- Be on time for the call. Show the interviewer that you are serious about the position.
- Be succinct and ensure you are answering the interviewers specific questions.
- Research the background of the company that you will be interviewing with. Many times companies will issue press releases which will give great insight into the company’s goals and recent activities. Also be sure to go to the company’s website and view their “about us” page as well.
- Be sure that you are in a quiet environment and that you have blocked off sufficient time for the phone call.
- It is always good to have a notebook with you that you can take notes on during the phone interview.
- Because you are on the phone, it is important to be conscious of the attitude that you are presenting via your voice. It is important that you keep energetic and try not to be monotone over the phone. Your voice is all the interviewer has to go on – s/he cannot pick up things like body language over the phone. If you smile while talking, your tone will immediately improve!
- If on a mobile phone or any possible phone issues, immediately when call begins, explain the use of mobile phone or bad line, and apologize in advance any dropped calls or bad signal that comes from it. The typical understanding is the person who initiates the call always calls back if dropped.
- Bring up details about the hospital you are interviewing with, for example: faith based organization, moved from Cerner to Epic, etc… something to make a connection.
- Don’t answer a question with just a “No” answer. If you don’t have the experience they are asking about, relate what they are asked to something with which you have experience.
- Be flexible. Strange things can happen during interviews.
- Always remain positive. It can be very detrimental to an interviewer if a candidate talks negatively at length about a previous employer or about the environment of a previous position.
- Be prepared to answer technical questions. Be sure to review the technical specifications on a job description. If it has been a while since you have used a particular technology, be sure to re-familiarize yourself with it so you do not get surprised by any questions.
- Expect questions that are designed to be open ended. Many times you will be expected to answer questions that don’t have a definitive answer. There may be questions like “tell me about your responsibilities in your last project” or “tell me about your ideal work environment.” If you feel that the question is too broad, ask for clarification. For example, you could ask, “Which responsibilities would you like to hear about…my management responsibilities?”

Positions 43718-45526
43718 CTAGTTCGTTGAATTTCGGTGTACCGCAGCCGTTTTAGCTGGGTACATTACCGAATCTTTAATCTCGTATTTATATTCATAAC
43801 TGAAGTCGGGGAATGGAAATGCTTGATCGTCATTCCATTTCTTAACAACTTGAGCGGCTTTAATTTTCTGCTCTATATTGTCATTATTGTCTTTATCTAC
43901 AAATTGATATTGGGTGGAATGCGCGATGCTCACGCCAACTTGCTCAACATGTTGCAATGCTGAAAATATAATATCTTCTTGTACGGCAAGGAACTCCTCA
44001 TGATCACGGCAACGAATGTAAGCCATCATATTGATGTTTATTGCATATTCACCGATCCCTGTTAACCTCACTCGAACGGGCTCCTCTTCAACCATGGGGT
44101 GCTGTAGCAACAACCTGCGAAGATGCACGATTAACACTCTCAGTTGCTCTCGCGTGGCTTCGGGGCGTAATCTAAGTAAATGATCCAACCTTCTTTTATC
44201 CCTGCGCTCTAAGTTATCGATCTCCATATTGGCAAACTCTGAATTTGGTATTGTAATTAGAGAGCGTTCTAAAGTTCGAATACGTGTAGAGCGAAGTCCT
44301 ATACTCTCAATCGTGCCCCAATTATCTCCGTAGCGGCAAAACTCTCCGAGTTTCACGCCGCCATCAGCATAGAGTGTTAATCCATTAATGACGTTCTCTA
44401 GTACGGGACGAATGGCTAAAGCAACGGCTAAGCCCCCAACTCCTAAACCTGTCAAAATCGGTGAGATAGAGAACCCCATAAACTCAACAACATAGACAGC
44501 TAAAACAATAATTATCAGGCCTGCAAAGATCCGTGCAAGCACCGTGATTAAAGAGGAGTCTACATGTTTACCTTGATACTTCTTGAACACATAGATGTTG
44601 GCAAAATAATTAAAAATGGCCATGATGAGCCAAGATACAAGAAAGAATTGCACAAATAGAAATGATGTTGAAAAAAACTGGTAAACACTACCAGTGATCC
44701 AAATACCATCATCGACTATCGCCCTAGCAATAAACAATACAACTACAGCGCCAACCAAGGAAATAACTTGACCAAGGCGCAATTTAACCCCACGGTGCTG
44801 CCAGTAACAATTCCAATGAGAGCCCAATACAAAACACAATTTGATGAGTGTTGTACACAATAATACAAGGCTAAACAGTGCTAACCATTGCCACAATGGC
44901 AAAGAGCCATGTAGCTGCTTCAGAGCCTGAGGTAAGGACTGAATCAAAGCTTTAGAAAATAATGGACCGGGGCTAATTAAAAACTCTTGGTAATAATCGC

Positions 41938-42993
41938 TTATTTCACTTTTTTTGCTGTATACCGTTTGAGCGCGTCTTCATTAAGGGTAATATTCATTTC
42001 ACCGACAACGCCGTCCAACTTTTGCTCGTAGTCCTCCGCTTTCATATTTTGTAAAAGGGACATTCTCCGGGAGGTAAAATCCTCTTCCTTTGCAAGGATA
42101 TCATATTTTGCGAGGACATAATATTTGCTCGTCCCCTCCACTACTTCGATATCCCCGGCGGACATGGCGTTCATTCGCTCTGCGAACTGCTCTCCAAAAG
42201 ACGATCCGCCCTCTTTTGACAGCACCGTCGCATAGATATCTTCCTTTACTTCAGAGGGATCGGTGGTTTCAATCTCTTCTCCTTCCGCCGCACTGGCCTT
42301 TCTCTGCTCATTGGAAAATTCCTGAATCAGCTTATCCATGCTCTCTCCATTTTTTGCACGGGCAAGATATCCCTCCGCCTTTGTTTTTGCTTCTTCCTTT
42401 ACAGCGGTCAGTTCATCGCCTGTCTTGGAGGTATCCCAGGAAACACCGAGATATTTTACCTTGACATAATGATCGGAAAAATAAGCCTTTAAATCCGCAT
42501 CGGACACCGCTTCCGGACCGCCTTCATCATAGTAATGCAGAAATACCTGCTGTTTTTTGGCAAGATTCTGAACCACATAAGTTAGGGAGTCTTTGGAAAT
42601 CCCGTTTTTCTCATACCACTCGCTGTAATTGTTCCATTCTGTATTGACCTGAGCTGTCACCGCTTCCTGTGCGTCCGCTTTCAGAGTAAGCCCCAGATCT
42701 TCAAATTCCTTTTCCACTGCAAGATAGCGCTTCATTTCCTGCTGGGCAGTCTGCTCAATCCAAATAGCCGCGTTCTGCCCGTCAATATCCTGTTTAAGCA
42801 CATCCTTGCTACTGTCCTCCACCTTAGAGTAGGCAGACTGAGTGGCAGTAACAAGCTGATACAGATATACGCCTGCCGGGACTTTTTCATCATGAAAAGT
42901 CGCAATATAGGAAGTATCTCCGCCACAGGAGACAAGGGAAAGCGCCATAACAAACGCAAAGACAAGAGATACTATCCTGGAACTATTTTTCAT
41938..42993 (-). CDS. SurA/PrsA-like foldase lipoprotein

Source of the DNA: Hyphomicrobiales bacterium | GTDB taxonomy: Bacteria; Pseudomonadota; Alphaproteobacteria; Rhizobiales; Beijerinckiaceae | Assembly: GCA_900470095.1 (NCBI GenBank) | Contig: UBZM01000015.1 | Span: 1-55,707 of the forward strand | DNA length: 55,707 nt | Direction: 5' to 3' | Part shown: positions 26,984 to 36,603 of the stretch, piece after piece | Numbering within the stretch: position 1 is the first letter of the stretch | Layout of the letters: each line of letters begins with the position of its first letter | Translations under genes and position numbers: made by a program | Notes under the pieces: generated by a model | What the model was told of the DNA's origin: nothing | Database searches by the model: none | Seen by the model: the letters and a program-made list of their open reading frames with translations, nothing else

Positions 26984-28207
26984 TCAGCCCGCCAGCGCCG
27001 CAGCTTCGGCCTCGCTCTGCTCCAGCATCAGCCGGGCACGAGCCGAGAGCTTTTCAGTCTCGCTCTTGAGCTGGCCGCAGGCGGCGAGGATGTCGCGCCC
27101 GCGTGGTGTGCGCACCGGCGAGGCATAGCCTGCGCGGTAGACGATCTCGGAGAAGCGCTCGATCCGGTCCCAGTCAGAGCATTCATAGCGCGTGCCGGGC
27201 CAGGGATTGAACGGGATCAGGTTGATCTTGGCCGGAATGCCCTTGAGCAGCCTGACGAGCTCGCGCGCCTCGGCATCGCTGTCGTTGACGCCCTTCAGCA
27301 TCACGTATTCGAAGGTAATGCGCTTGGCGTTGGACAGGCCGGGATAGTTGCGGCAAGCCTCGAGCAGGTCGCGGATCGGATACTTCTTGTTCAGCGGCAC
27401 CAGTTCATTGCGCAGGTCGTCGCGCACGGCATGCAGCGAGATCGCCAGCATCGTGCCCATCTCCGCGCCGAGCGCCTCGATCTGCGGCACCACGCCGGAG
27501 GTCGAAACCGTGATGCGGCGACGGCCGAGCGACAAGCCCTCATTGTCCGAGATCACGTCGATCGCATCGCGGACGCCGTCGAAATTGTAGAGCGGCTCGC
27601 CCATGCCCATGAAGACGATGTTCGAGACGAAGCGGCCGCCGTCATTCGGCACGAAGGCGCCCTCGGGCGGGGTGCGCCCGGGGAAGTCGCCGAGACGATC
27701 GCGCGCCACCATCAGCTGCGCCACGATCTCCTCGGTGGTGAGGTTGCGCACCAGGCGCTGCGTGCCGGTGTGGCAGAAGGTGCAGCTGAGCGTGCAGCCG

- Many hiring managers will ask you what you believe to be your own strengths and weaknesses. The weaknesses are sometimes difficult to admit for a person, but it is important to show that you know your weaknesses and how you try to control them.
- Also be prepared to give examples of times that you were in a difficult situation. For example: “Tell me a time of when you and your manager had disagreed. What did you do to resolve the disagreement?” or “Tell me about a time in your career when you had a difficult task. What steps did you take to complete this task?” Managers will ask these questions to gauge how you may fit in with the team and how you might react when you disagree with them on some issue.
- It is always good to have 1 or 2 questions prepared for the your question part of the interview. It shows him/her that you are taking this interview seriously and that you are interested in finding out more about the position.
With these interviewing suggestions for your next Healthcare IT consulting position, you should “break a leg”! Now all you have to do isregister here.
Sheila is Founder and CEO of HIT Consulting Jobs. She can be reached at 214-929-8959, or via email at Sheila@hitconsultingjobs.com.